In a series of private meetings with federal agencies, state CIOs aim to clarify regulations on a gamut of IT challenges.
The Hall of the States offices in Washington, D.C. (State Services Organization)
State technology leaders from across the U.S. are gathering with federal officials to talk about elections, tax data, cybersecurity, FirstNet and a host of other pressing issues as part of the National Association of State Chief Information Officers' annual Washington, D.C., Fly-In on Wednesday.
The one-day annual event, which began in 2001, is an attempt to offer state CIOs and IT leadership a chance for collaboration and instruction with policy experts, agency heads and congressmen about programs and issues affecting state operations. Doug Robinson, NASCIO’s executive director, said content and discussion topics vary by year depending on feedback from CIOs, but this year the topics include best practices for handling sensitive federal tax data, how to protect election information from potential manipulation from outside parties (a likely nod to findings of Russia’s possible involvement in the 2016 election) and a diverse range of other cybersecurity risks.
Robinson said a few participating organizations at the federal level include the First Responder Network Authority (FirstNet), the Department of Homeland Security, and the Internal Revenue Service. Meeting at the Hall of States, offices held by the Washington-based State Services Organization, the agencies will deliver a series of briefings before giving way to question-and-answer sessions.
“It's about interaction, it's building those relationships,” Robinson said. “But for our CIOs it's just really getting direct information in a closed environment where they can feel comfortable about asking the hard questions and gather lots of good feedback.”
A primary interest of the group, Robinson said, is the technical interpretation of IRS 1075, a publication noting the strict regulations associated with federal tax data management. Failure to meet the federal government’s litany of instructions results in legal liabilities and possible criminal penalties. The added risk of noncompliance is one factor driving states to seek out specific interpretations and implement a suite of protocols dealing with proper encryption, access control, cryptography, email management, storage, reporting and disposal methods.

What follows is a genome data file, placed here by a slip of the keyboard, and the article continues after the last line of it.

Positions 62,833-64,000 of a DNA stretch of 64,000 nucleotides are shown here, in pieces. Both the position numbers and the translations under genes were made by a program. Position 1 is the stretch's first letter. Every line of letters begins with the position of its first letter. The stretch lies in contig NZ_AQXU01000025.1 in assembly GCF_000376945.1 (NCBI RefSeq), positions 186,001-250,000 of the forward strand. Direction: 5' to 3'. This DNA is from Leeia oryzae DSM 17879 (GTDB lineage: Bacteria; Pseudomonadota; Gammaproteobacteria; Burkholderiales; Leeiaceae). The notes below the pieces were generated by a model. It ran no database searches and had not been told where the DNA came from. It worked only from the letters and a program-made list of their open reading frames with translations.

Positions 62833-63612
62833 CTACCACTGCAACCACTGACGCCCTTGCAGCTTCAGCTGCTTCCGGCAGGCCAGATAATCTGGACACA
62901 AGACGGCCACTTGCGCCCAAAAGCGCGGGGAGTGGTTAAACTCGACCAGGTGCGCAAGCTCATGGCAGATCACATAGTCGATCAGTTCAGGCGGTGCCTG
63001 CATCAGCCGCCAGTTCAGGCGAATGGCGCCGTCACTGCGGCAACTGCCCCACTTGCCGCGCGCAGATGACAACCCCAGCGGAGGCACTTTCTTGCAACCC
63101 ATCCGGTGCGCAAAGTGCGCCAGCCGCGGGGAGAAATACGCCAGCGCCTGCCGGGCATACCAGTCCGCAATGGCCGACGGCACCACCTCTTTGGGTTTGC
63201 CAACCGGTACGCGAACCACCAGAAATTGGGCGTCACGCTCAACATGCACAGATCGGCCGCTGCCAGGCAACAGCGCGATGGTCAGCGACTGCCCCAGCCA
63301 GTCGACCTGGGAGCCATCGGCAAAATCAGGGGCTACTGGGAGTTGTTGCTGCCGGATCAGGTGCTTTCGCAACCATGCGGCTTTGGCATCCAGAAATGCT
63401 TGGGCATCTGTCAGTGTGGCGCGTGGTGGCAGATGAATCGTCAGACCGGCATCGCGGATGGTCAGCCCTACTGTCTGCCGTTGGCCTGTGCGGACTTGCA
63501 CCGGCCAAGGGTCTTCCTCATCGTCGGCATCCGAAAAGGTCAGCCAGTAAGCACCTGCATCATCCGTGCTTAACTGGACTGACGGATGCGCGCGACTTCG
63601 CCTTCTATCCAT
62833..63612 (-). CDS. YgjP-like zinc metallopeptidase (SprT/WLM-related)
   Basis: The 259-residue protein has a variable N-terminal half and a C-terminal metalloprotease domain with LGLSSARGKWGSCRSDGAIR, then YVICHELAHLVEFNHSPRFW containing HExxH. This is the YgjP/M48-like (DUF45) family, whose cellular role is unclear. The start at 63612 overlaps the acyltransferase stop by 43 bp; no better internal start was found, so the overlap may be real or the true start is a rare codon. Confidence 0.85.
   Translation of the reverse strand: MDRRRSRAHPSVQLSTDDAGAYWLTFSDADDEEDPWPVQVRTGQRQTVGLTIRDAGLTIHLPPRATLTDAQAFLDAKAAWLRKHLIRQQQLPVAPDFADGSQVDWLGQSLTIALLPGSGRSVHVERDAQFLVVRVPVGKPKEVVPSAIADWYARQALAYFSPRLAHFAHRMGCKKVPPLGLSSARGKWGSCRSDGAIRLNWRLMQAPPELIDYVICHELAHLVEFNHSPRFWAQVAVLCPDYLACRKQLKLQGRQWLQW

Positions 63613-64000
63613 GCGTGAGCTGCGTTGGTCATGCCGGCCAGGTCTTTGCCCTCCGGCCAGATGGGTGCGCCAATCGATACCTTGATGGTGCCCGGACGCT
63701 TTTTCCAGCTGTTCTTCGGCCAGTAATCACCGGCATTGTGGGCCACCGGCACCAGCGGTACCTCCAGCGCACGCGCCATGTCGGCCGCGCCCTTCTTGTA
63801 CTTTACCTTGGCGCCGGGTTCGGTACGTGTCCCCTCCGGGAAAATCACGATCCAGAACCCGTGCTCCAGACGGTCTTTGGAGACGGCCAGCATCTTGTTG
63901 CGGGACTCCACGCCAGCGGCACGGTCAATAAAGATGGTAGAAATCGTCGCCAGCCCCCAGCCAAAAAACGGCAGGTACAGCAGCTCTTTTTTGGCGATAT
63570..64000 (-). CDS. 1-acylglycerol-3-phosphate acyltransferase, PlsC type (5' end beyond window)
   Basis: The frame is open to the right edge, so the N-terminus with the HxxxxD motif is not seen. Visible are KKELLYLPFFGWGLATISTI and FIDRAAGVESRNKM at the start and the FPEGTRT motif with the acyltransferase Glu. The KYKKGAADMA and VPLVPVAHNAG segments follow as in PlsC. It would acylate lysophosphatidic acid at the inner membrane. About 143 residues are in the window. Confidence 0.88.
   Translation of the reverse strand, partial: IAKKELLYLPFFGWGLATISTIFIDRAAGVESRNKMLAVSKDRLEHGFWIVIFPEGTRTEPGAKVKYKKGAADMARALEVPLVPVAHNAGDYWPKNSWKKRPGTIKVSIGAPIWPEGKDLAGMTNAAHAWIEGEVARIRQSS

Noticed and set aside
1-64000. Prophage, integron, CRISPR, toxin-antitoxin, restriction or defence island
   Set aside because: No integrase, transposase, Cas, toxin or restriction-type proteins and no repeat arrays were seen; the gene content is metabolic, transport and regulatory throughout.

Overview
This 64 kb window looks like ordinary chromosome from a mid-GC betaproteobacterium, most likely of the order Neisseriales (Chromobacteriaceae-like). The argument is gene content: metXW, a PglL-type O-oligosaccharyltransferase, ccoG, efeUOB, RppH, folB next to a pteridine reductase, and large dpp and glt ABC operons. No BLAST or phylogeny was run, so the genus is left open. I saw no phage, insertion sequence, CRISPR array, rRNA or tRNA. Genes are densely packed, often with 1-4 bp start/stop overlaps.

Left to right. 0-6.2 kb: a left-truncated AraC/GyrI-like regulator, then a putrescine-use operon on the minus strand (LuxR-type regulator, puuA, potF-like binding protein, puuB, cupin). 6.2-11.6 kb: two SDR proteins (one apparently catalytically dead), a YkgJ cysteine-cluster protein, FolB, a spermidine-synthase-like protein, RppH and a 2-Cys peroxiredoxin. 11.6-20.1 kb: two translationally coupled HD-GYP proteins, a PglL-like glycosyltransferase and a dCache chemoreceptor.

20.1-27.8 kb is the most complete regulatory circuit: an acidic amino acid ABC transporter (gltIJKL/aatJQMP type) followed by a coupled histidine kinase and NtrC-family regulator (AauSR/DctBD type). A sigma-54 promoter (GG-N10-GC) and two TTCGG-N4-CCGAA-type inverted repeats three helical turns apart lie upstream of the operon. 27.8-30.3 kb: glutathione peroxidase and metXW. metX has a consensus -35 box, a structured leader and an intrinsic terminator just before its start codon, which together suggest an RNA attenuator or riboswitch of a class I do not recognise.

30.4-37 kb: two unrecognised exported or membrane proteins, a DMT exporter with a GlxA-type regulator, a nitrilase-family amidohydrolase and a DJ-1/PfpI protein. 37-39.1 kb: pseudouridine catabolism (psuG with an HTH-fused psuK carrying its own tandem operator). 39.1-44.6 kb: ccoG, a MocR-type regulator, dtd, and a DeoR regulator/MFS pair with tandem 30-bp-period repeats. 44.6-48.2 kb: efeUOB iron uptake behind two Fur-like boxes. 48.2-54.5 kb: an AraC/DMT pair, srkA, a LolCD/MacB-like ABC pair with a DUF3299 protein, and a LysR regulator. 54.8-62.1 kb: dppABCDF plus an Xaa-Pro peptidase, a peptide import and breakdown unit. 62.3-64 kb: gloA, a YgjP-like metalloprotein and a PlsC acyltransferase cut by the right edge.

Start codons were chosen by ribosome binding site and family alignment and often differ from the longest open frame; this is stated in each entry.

A expert from the IRS Safeguards Program, a federal outfit tasked specifically with review and inspection of the stringent regulations, will brief CIOs on some of this minutiae.
The announcement of new contract arrangements surrounding FirstNet will be another big piece of information gleaned from the day, Robinson said. In March, FirstNet announced it had partnered with AT&T to build the $46.5 billion wireless communications network and the sizable contracts stemming from this initiative will present technology leaders with connectivity opportunities and decisions as states decide either to opt in or out of the network. Throughout the course of the 25-year agreement with AT&T, FirstNet estimated the project will generate about 10,000 new jobs.
“FirstNet is a major deal for the states and so we're going to hear from the CEO and our state government representative on the FirstNet board of what the future is going to look like,” Robinson said.
Correction: This article has been updated to note that NASCIO's D.C. Fly in began in 2001 instead of 2013.